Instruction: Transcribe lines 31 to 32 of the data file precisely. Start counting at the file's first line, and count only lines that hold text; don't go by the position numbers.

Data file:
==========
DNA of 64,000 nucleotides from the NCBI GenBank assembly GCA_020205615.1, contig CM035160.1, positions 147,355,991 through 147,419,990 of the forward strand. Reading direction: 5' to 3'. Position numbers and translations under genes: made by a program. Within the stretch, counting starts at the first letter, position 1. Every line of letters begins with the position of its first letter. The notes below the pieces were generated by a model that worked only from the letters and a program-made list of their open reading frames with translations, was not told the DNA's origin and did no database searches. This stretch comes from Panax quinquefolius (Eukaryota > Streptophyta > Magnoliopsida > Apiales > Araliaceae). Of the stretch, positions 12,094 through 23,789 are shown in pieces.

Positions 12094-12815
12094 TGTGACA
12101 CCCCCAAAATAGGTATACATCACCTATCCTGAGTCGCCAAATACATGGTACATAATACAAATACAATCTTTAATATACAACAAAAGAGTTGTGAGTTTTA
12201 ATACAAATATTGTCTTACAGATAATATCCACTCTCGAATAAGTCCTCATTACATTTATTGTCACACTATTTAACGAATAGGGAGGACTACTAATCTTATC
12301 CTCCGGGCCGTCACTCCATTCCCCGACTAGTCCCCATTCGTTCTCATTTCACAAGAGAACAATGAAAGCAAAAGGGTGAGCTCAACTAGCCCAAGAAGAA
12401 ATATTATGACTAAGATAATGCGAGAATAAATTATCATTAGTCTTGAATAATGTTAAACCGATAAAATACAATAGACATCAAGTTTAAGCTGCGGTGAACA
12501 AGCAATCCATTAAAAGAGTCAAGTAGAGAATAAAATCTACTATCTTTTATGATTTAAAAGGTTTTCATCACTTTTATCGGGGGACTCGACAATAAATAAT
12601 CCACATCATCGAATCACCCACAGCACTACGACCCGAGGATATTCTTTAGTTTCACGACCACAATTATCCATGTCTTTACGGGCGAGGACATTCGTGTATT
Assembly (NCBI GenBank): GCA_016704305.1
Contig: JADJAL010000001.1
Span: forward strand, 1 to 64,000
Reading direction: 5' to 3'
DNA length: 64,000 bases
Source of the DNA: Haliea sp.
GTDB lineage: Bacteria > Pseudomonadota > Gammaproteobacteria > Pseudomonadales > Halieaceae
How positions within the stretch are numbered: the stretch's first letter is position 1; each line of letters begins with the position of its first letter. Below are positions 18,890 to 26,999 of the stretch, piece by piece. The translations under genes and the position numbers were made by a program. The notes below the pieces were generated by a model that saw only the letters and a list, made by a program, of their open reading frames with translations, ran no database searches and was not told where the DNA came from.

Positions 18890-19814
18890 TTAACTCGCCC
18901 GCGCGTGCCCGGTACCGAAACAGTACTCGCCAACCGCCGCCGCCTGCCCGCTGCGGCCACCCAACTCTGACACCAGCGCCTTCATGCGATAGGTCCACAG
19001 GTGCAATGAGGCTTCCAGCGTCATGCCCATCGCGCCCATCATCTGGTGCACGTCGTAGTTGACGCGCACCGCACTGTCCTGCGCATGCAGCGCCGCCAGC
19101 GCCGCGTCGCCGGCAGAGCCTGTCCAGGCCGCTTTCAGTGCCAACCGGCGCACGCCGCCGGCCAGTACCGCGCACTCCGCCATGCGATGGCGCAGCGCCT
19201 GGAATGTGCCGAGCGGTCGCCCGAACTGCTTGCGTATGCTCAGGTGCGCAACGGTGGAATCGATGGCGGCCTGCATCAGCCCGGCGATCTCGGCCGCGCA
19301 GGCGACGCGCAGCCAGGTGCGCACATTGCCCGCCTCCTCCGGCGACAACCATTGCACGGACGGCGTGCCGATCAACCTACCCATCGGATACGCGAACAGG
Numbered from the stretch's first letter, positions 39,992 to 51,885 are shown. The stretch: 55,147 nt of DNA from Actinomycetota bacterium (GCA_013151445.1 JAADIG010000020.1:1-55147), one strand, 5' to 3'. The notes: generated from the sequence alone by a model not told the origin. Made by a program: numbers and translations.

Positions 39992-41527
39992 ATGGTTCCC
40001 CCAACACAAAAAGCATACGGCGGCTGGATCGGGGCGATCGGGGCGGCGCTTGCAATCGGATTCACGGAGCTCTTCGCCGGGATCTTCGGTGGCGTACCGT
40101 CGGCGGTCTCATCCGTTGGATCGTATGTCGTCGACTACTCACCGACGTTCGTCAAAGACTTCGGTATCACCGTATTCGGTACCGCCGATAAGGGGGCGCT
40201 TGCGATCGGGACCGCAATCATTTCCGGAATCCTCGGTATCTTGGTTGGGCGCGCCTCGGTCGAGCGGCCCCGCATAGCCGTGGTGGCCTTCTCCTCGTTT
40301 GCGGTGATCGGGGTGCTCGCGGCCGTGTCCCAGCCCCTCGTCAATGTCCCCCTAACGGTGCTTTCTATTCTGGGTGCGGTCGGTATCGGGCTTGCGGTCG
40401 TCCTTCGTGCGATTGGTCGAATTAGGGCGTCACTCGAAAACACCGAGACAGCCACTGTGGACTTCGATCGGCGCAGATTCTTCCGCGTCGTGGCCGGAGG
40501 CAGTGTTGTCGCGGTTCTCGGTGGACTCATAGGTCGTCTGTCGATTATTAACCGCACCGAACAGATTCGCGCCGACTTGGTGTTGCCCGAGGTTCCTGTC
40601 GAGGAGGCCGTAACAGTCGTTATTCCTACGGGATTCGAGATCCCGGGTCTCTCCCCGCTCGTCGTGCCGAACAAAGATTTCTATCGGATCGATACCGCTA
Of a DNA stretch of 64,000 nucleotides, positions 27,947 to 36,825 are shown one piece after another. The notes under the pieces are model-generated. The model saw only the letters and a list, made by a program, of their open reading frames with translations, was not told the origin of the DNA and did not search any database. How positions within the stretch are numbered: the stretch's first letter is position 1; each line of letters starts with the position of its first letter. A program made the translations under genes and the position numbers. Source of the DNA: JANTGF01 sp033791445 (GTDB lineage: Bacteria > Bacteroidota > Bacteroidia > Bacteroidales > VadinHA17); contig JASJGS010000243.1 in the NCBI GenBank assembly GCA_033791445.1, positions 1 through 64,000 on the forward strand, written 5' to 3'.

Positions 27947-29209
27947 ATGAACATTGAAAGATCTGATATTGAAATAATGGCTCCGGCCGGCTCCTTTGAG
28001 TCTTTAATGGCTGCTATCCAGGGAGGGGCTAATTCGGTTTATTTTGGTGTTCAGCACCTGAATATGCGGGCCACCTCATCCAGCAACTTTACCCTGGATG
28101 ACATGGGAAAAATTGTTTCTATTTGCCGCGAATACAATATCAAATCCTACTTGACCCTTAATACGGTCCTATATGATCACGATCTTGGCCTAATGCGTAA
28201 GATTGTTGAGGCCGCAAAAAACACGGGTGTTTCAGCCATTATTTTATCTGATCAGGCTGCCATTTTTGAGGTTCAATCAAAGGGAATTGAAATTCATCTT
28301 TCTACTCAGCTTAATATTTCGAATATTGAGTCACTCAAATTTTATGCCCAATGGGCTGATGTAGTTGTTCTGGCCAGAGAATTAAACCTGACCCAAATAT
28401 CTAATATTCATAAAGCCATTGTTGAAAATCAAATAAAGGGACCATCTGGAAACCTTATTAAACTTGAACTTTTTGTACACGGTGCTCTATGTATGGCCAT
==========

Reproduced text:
40301 GCGGTGATCGGGGTGCTCGCGGCCGTGTCCCAGCCCCTCGTCAATGTCCCCCTAACGGTGCTTTCTATTCTGGGTGCGGTCGGTATCGGGCTTGCGGTCG
40401 TCCTTCGTGCGATTGGTCGAATTAGGGCGTCACTCGAAAACACCGAGACAGCCACTGTGGACTTCGATCGGCGCAGATTCTTCCGCGTCGTGGCCGGAGG